The point oof this is that if Excel is hanging it is because a variable still holds a reference count.  Find and de-refrence the variable and Excel, assuming no other process is using it, will terminate.

    .


    ¯\_(ツ)_/¯

    Friday, May 18, 2012 1:37 AM
  • So that seems to be the common theme, release in reverse order.

    Jeffrey S. Patton Assistant Director of IT School of Engineering Computing Services University of Kansas 1520 West 15th Street Lawrence, KS. 66045-7621 | http://patton-tech.com

    Friday, May 18, 2012 1:58 AM
  • My testing was a year ago, so I don't remember all details, but I never got a PowerShell script that uses Excel to consistently clean up properly. Scripts that read a spreadsheet, create a new spreadsheet, or update an existing spreadsheet all leave Excel objects in memory. The scripts raise no errors and work as intended, but if I run the script 10 times, I'll have 10 Excel objects in memory. When I test today with Excel 2007 on Windows 7 Professional my scripts always leave the Excel object in memory. I can't remember if it was better in XP. The following example fails to clean up for me:


    # Spreadsheet file.
    $File = "c:\rlm\PowerShell\Users.xlsx"

    $Excel = New-Object -ComObject "Excel.Application"
    $Workbooks = $Excel.Workbooks
    $Workbook = $Workbooks.Open($File)
    $Worksheets = $Workbook.Worksheets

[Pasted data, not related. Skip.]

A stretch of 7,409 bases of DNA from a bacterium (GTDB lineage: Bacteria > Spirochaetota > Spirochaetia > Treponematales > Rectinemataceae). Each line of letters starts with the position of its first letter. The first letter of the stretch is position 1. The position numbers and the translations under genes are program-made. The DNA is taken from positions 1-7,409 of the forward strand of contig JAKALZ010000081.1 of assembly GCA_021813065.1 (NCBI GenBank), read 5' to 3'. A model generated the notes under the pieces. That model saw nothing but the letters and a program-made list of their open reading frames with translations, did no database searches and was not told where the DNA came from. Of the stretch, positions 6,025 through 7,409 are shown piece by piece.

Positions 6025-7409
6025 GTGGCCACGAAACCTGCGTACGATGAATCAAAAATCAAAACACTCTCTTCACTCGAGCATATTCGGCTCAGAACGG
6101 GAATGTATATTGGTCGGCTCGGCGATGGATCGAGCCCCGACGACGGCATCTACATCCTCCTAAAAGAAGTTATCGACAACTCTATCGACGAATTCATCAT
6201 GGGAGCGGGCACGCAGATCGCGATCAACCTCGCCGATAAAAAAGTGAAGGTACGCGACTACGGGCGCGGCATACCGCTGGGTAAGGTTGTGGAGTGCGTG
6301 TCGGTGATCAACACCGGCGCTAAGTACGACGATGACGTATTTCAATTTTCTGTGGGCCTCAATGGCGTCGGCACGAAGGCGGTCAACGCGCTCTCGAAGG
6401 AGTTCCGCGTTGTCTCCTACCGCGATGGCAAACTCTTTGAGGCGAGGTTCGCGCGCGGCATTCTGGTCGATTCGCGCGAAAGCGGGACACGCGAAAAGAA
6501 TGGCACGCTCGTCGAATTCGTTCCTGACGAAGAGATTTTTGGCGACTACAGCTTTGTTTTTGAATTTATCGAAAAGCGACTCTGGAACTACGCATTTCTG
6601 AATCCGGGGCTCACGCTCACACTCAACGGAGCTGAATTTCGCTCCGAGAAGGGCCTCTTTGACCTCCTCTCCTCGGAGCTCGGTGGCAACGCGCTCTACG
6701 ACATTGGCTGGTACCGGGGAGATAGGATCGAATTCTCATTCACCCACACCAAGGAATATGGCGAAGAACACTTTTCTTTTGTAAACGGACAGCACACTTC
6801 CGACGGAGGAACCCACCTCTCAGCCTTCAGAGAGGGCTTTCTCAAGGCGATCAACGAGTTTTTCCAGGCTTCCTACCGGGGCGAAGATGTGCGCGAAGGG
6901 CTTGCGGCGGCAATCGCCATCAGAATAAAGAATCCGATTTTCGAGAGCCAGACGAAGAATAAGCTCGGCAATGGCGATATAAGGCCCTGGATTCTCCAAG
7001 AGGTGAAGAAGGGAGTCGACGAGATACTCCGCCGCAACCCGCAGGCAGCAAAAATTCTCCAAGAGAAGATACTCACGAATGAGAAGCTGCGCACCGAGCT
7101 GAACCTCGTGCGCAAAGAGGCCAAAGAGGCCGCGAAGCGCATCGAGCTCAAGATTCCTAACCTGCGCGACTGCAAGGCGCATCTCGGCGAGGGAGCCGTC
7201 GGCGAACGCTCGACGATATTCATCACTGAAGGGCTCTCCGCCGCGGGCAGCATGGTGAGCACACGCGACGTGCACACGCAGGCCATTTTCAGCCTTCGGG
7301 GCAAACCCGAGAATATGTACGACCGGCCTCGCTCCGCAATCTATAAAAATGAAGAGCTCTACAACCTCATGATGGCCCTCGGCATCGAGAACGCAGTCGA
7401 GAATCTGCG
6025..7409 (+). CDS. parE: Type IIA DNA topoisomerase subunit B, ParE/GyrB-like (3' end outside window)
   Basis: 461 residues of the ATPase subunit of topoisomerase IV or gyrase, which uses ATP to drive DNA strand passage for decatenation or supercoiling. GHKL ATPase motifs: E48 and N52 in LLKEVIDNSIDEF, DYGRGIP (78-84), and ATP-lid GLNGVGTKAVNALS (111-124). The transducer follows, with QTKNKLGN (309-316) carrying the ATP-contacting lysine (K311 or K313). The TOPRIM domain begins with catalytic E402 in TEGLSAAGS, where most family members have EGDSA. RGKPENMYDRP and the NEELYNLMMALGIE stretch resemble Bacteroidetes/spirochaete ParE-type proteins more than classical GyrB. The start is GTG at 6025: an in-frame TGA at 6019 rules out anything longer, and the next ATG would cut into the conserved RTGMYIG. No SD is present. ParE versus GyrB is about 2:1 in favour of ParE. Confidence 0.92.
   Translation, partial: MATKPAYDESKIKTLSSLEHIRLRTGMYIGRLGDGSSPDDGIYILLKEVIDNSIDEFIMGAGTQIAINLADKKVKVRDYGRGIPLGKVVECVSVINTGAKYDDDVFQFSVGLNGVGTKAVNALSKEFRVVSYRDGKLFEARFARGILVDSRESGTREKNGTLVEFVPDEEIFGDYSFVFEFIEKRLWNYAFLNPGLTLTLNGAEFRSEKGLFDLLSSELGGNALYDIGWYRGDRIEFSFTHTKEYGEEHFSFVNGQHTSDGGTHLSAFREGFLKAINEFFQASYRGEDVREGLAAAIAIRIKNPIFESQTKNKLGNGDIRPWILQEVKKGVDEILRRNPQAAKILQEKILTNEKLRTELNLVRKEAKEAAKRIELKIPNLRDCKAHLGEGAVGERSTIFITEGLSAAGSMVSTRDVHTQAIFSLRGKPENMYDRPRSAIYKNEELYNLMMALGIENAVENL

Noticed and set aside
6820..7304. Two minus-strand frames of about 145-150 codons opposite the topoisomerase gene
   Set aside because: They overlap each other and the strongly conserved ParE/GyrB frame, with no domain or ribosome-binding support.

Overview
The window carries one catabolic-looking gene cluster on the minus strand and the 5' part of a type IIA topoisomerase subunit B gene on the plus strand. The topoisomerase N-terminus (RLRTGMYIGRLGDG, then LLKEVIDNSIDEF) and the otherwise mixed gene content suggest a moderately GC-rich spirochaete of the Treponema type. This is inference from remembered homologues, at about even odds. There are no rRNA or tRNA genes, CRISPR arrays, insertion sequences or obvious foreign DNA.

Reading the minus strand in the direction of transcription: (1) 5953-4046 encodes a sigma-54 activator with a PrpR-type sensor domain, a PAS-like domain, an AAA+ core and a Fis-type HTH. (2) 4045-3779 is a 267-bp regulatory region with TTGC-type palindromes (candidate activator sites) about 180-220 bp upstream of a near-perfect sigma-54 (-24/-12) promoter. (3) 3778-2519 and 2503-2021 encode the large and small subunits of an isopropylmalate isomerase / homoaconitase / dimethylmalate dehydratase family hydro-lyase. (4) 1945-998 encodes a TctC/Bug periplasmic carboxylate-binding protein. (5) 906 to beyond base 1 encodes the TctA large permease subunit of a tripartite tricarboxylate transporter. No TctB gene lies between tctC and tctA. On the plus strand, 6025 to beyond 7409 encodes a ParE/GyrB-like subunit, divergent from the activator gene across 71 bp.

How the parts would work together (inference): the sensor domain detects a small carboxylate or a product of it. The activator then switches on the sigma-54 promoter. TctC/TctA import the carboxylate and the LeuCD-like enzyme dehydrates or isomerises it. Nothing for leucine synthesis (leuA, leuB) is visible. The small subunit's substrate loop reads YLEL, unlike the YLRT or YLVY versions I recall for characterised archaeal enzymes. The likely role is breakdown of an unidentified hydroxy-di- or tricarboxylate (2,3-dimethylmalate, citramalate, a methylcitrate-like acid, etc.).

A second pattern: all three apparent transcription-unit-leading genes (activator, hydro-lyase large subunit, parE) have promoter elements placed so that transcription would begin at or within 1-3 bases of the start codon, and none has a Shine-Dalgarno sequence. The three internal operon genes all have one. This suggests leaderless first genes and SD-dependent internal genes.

$Sheet = $Worksheets.Item(1)
    $Sheet.Name = "User Information"

    # Populate spreadsheet.
    $Sheet.Cells.Item(1, 3) = "James L. Smith"
    $Sheet.Cells.Item(2, 3) = "jsmith"
    $Sheet.Cells.Item(3, 3) = "James L. Smith"
    $Sheet.Cells.Item(4, 3) = "cn=James L. Smith,ou=West,dc=MyDomain,dc=com"

    # Save spreadsheet and close the workbook.
    $Excel.Save()
    $Workbook.Close()
    # Quit Excel.
    $Excel.Quit()
    # Release all COM objects.
    [System.Runtime.Interopservices.Marshal]::ReleaseComObject($Sheet) > $Null
    [System.Runtime.Interopservices.Marshal]::ReleaseComObject($Worksheets) > $Null
    [System.Runtime.Interopservices.Marshal]::ReleaseComObject($Workbook) > $Null
    [System.Runtime.Interopservices.Marshal]::ReleaseComObject($Workbooks) > $Null
    [System.Runtime.Interopservices.Marshal]::ReleaseComObject($Excel) > $Null
    Remove-Variable Excel

    -----



    Richard Mueller - MVP Directory Services

    Friday, May 18, 2012 2:05 AM
    Moderator
  • jrv

    I ran the code below, and received two very different results.

    $Excel = New-Object -ComObject Excel.Application
    $Excel.Workbooks.Open('C:\Users\Patton\Documents\My Dropbox\ours\Schedule.xlsx')
    $WorkSheet = $Excel.Worksheets.Item('Sheet1')
    $Range = $WorkSheet.Range('D:D')
    $Excel.Quit()
    while( [System.Runtime.Interopservices.Marshal]::ReleaseComObject($range)){'released one count'}